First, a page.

The Easy Way to Reface Kitchen Cabinet Doors

If you are anything like me, you probably spend most of your time in the kitchen. Cooking, eating, washing dishes, or stealing a midnight snack, it’s the center of most of my waking hours. All that activity can put a little wear and tear onto your floors and cabinets. You may think remolding your kitchen will cost you a fortune, but with a few adjustments and added knick-nacks your home can be good as new. Refacing your cabinets is the cheapest and easiest way to add some flavor and value to your home. Your home is something you take pride in so just by adding a little elbow grease and a little time, you can sit back and relax for a job well done.

Before we get started

You are gonna need a few things before you get started. A Power sander with dust catcher which will run you about $70, and for some added comfort, use the smaller and lighter sanders that go inside the palm Sander/Polisher mouse which will cost about 30-40 dollars. You will also need some Sanding paper to fit your sanders, sanding papers usually come 5 in a pack for around 3 dollars, grab a few pack in several grades (medium coarse to fine). Finally grab some Polyurethane finish, buy enough for your cabinet size just as you would if you were planning on painting. Don’t forget the screw driver!

You can go one stop shop for all these things at your local hardware store or Home Depot.

Ready for the first step.

First you need to check out the quality of your kitchen cabinets before you reface them. If it’s a low quality, you might need to choose another way of refacing. Good quality, and consistent wood will refinish much better without leaving unevenness or weird spots after you put the finish on. If you aren’t sure you can ask your carpenter friend. Don’t have one handy? Sand a small area on the inside of one cabinet door, add finish, then check out the results. If every thing is going good, let’s move to the next step.

Taking down the house.

Take a manual or electric screwdriver and start to take off the doors. I suggest you remove one door at a time if you have a bad memory, because I tend to forget which door goes to which screws. If not, remove all the doors and lay the corresponding screws and hardware in a place where you will remember. It isn’t to hard to remove them, and most times its pretty darn easy. If you happen to have some trouble, it may be from dried up gunk on the screws , nothing a little scrub won’t fix. (they do have special cleaner for that purpose). So now you got the doors off?

Start your engines… I mean sanders.

Using your sander of choice, start to sand your first kitchen cabinet door, with a medium grade paper first. This is to get off the paint, the gunk, the spots, so you can get to the new fresh tree meat below. You want to sand in the same direction as the wood is going. Not sure? Sand a small area and then carefully run your hand over the spot, you will feel the grain… sand that way. Do not sand against the grain! Also, let your tools work for you, there is no need to stress or tire yourself more than needed. Just relax and sand, and do not press hard, you can damage your wood that way. (holes, deep grooves, other unspeakable things)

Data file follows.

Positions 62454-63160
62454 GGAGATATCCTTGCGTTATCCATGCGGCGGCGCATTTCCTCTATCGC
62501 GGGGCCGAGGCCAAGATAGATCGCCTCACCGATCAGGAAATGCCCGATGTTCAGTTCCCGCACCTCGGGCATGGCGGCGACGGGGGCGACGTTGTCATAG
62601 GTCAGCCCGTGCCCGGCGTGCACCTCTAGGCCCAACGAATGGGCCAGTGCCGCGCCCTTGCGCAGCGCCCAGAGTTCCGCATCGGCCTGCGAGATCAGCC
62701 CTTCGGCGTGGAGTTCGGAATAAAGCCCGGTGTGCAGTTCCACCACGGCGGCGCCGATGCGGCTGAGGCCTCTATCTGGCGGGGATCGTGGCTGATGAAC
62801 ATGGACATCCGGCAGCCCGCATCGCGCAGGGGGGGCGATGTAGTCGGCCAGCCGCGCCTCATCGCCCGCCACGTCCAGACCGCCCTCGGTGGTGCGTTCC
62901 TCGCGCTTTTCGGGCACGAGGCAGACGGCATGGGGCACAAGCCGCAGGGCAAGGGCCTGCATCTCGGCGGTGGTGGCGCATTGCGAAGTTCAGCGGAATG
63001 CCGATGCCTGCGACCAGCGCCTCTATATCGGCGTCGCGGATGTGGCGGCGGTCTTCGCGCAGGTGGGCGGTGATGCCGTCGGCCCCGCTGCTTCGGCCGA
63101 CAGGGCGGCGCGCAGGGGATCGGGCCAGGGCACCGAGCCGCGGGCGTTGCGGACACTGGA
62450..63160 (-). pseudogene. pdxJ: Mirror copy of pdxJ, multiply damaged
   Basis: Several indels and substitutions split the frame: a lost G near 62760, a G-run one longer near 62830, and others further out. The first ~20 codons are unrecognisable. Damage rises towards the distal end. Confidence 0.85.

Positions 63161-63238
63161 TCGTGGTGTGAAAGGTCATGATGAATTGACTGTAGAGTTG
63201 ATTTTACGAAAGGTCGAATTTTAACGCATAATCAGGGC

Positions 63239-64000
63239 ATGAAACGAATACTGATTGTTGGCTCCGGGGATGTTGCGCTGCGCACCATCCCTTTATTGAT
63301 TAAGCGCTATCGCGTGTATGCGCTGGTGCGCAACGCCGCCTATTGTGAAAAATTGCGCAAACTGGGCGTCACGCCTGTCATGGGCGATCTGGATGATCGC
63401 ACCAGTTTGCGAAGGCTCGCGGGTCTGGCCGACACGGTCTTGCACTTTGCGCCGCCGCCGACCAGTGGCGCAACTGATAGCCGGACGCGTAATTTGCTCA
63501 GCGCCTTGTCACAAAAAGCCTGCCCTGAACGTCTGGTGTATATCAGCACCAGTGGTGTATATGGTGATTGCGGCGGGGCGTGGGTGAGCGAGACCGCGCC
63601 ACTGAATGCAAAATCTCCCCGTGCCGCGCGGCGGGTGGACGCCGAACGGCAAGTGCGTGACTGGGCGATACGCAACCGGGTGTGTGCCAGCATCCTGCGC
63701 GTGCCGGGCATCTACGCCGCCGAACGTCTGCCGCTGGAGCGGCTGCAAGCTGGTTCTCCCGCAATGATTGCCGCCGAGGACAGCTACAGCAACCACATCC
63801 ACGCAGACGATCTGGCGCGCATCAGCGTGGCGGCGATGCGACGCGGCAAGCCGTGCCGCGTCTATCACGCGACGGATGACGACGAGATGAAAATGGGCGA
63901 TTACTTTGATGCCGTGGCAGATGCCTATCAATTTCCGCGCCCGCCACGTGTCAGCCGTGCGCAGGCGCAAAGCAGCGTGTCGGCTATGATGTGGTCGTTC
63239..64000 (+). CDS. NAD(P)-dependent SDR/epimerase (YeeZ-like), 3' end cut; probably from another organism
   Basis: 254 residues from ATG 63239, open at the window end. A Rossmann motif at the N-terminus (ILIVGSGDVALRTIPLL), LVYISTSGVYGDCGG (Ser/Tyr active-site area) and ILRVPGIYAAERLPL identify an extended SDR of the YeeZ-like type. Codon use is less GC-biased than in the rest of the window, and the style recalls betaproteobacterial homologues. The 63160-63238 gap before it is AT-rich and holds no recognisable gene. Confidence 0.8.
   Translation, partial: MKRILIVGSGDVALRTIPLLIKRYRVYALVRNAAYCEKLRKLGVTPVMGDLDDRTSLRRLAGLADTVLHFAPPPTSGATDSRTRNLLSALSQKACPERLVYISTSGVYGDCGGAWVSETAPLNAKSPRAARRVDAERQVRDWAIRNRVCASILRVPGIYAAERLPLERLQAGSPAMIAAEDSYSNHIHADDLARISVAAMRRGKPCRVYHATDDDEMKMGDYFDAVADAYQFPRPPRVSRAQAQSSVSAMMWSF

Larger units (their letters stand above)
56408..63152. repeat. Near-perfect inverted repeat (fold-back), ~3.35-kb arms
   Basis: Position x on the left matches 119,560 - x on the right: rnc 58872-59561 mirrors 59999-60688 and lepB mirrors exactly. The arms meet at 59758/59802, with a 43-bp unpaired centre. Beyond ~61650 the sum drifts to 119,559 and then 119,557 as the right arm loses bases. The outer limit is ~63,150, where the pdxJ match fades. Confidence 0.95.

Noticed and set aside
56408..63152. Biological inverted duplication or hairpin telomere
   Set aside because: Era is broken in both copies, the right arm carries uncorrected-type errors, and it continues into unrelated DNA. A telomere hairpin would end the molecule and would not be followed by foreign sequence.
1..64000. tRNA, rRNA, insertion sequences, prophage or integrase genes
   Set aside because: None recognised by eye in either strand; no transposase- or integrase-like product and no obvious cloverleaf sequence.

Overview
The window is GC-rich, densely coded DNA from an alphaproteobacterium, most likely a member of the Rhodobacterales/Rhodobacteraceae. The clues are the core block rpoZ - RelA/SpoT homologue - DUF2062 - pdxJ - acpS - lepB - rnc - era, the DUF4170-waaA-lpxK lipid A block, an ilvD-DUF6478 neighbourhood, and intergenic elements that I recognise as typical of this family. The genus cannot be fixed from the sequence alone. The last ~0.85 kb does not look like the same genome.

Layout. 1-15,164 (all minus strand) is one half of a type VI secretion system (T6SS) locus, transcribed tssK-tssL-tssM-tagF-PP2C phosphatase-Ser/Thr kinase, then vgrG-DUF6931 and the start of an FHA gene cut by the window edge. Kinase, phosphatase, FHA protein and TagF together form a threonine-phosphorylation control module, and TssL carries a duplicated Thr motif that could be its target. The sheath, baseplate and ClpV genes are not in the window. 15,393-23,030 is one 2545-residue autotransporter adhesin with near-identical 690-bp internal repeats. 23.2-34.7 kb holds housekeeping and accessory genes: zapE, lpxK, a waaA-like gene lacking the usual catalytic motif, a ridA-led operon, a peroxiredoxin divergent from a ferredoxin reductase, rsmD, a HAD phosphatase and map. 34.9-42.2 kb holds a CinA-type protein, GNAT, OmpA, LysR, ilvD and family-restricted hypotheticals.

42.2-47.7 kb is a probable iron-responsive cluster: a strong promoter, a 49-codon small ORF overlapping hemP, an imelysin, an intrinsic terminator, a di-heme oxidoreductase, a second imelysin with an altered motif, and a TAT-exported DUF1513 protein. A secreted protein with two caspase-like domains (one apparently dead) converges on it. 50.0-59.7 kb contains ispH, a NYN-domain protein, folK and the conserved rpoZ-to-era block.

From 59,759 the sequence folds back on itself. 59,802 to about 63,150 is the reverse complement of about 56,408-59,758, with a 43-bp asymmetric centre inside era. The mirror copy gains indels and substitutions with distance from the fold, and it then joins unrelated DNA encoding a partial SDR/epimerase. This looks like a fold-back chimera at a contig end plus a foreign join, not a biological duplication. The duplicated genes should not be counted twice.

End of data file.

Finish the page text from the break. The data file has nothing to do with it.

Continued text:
Wax on, wax off

Okay we aren’t waxing yet, but this is the most important part. Time to make a smooth foundation for your poly finish. This is the part where we really start to reface, so take a dry cloth, or sock, and dust off the surface of the gunk. Replace the medium grade sand paper with the fine grade sand paper, and lightly scrub until you have a smooth finish. When is it smooth? Carefully, rub you hand over it… if it feels smooth, it is.

This part usually takes the most time, it could be because I am a perfectionist but regardless. If you want your cabinets to look professionally done you have to take your time and smooth then out nicely just like the kitchen cabinets when you first seen them.

After you finish your exquisite sanding job, give yourself a pat on the back, the worst is over. Just wet a towel, ring it out until its damp, and wipe off your doors. Make sure it’s all clean so you will not have any bumps or inconsistencies. Then, just sit and let it dry. Or if you’re like me, go lay down and wait.

You’re in the home stretch.

Now this is the fun part, time for the poly finish. Now you can either brush on the finish and let your journey end here, or you can add a few more things. After the sanding, you can add a wood stain, or even paint it over another color. But, I’m sure you want the easy way out, so brush on the poly finish and presto you’re done. (Perfectionist warning: you can wait for the finish to dry, re-and with the fine grade, and then re-varnish until you are satisfied. Wash, rinse, repeat.)

Now replace your kitchen cabinet doors, and you’re done!

See? Not so bad…

I’ve spent some time fixing up cabinets with my uncle, and even past the thought through my mind to fix up my own. It take some effort but the results are magical, and it doesn’t take a brain surgeon. So now I have just taught you how to reface your own kitchen cabinet doors. You’re welcome!

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